India Blocks Foreign Telecom Gear
Specifically, the carriers have decided that telecom equipment suppliers bidding on their business will have to either make their equipment in India or hire an Indian contractor to do it for them.
According to a release from the Government of India's Press Information Bureau, the decision was made last week "so as to ensure the quality, timeliness of delivery, [and] after sales service" of equipment. Shri Dayanidhi Maran, the minister for communications and IT, said the department is requesting that the country's private operators do the same.
The issue of foreign vendors supplying the Indian market has come to the fore with various reports that the government there is uneasy about Chinese vendor Huawei's expansion plans in the country.
Huawei has repeatedly faced security clearance hurdles in trying to do business in India; the latest instance came in March, when the vendor applied for a license that would allow it to bid on tenders issued by BSNL and MTNL. The government has stalled the application, citing concerns over exposing its telecom networks to a Chinese company, and is resisting Huawei's plans to invest $100 million in its operations there.
The Times of India has quoted the defense ministry as stating "there are general security concerns regarding activities of Chinese companies. Safeguards are practically difficult to implement in highly technical areas."
The government's intelligence agency, the Research and Analysis Wing (RAW) has accused Huawei of all kinds of things. "This company has been responsible for sweeping and debugging operations in the Chinese embassy. In view of China's focus on cyber warfare there is a risk of exposing our strategic telecom network to the Chinese," the agency writes.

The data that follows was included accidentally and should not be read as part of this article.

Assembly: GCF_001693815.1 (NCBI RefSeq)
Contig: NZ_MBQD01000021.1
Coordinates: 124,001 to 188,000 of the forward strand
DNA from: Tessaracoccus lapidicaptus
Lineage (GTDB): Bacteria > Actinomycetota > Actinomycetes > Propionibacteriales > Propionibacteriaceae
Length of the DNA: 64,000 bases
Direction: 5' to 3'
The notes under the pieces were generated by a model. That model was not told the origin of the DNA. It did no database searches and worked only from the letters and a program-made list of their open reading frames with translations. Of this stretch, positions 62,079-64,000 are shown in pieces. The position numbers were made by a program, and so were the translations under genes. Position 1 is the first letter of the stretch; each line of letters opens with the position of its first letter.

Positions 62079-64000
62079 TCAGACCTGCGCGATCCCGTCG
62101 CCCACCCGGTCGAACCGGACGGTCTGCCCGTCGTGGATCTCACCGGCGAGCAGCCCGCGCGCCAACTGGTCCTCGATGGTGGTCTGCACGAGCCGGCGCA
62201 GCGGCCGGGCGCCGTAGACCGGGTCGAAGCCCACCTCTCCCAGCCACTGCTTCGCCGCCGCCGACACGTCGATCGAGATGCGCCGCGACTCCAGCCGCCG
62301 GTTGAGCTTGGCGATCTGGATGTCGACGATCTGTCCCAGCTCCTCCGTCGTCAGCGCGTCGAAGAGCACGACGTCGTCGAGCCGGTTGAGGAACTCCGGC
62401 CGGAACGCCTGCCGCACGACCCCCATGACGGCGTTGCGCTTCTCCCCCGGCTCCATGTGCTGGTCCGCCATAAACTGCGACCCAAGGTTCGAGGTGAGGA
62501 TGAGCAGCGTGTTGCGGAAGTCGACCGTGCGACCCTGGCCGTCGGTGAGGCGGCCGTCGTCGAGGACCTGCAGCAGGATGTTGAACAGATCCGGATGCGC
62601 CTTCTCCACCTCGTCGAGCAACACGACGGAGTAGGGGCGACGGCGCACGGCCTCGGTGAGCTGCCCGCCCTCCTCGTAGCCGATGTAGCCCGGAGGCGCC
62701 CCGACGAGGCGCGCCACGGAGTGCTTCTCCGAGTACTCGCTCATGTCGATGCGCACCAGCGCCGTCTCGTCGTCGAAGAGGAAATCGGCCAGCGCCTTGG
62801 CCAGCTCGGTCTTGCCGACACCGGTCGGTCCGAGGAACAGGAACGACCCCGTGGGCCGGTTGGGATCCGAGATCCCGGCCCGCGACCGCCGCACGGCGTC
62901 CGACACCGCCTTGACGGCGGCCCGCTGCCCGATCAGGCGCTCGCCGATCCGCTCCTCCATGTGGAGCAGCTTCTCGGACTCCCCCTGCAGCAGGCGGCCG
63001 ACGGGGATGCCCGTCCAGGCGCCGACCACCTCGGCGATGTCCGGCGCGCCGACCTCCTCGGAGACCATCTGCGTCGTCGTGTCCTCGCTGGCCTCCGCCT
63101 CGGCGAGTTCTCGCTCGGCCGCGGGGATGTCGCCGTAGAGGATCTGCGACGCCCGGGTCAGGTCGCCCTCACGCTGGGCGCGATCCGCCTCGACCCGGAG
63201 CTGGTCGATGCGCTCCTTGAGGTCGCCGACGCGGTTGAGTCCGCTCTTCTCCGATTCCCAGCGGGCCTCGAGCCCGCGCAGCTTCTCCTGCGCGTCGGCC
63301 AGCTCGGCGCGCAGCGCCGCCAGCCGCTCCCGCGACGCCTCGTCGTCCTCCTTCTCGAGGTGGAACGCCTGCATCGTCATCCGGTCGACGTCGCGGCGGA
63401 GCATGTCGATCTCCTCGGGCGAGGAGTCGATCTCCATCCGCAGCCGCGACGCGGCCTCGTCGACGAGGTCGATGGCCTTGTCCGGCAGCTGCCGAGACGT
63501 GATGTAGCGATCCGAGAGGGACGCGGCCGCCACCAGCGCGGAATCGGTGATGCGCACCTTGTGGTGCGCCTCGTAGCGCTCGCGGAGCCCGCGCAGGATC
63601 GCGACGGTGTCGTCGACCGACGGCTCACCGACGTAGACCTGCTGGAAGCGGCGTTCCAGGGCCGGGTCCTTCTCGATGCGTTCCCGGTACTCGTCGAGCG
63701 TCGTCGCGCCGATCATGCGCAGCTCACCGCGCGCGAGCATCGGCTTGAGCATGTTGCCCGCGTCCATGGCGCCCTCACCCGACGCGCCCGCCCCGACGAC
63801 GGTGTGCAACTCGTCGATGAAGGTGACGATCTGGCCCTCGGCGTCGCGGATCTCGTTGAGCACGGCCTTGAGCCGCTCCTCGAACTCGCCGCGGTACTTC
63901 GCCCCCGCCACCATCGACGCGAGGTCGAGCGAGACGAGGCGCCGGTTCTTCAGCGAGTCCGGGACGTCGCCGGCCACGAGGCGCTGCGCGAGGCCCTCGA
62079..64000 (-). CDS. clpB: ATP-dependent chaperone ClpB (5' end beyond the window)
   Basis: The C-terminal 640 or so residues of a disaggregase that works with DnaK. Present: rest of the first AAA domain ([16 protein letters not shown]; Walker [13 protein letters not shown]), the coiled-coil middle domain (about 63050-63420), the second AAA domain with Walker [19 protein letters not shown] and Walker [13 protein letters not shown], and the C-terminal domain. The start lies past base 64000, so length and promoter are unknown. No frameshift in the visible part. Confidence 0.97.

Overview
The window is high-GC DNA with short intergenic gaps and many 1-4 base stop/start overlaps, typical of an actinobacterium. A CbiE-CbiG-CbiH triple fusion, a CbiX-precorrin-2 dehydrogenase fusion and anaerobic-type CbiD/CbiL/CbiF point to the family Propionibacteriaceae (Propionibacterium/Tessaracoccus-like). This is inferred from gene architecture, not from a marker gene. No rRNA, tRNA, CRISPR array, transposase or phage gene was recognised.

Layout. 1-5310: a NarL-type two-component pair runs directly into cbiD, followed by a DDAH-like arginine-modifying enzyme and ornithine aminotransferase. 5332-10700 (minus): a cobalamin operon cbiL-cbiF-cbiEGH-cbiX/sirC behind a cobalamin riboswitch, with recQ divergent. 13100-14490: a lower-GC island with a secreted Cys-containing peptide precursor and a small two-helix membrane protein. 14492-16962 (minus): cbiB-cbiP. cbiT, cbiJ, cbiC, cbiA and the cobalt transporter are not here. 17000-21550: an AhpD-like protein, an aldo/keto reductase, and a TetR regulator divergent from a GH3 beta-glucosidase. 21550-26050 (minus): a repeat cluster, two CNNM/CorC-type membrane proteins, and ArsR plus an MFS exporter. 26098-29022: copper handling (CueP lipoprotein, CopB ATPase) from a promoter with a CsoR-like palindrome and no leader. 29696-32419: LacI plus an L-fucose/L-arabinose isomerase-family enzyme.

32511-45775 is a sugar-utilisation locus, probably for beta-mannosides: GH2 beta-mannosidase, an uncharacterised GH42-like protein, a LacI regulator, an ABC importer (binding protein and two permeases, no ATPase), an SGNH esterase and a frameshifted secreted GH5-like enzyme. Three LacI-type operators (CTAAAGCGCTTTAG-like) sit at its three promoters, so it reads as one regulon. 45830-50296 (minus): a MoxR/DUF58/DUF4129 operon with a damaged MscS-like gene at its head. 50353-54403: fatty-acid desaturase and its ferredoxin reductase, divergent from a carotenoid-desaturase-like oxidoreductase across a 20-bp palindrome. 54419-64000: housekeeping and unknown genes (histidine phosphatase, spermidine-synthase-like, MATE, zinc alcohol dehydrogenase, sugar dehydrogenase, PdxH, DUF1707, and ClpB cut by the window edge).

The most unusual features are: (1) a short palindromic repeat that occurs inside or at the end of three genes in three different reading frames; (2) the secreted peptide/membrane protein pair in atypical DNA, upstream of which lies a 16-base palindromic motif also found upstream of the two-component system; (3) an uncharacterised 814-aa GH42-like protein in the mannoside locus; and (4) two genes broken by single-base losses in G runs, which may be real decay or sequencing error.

Huawei officials hadn't responded to requests for comment as this article was published. It's worth noting that Huawei's equipment is already installed in BSNL's broadband network and the vendor has won contracts with MTNL, Reliance Infocomm Ltd., and Tata Teleservices Ltd.
Gururaj "Desh" Deshpande, founder of U.S.-based Sycamore Networks Inc. and India-based Tejas Networks India Ltd., notes that concerns over national security are hardly restricted to India. "It's part of the reason I think they’ve had very little penetration in the U.S.," he says.
The Indian government is mostly concerned about vendors from anywhere dumping cheap kit in the market and leaving the operators without long-term product support and maintenance, reckons Sanjay Nayak, CEO and managing director of Tejas, an optical transport vendor based in Bangalore. That's why the operators' decision focused on quality and after-sales support.
"People are skeptical," he says. "If anybody is offering their products at such low prices, one gets suspicious in terms of what kind of long-term support are they going to provide."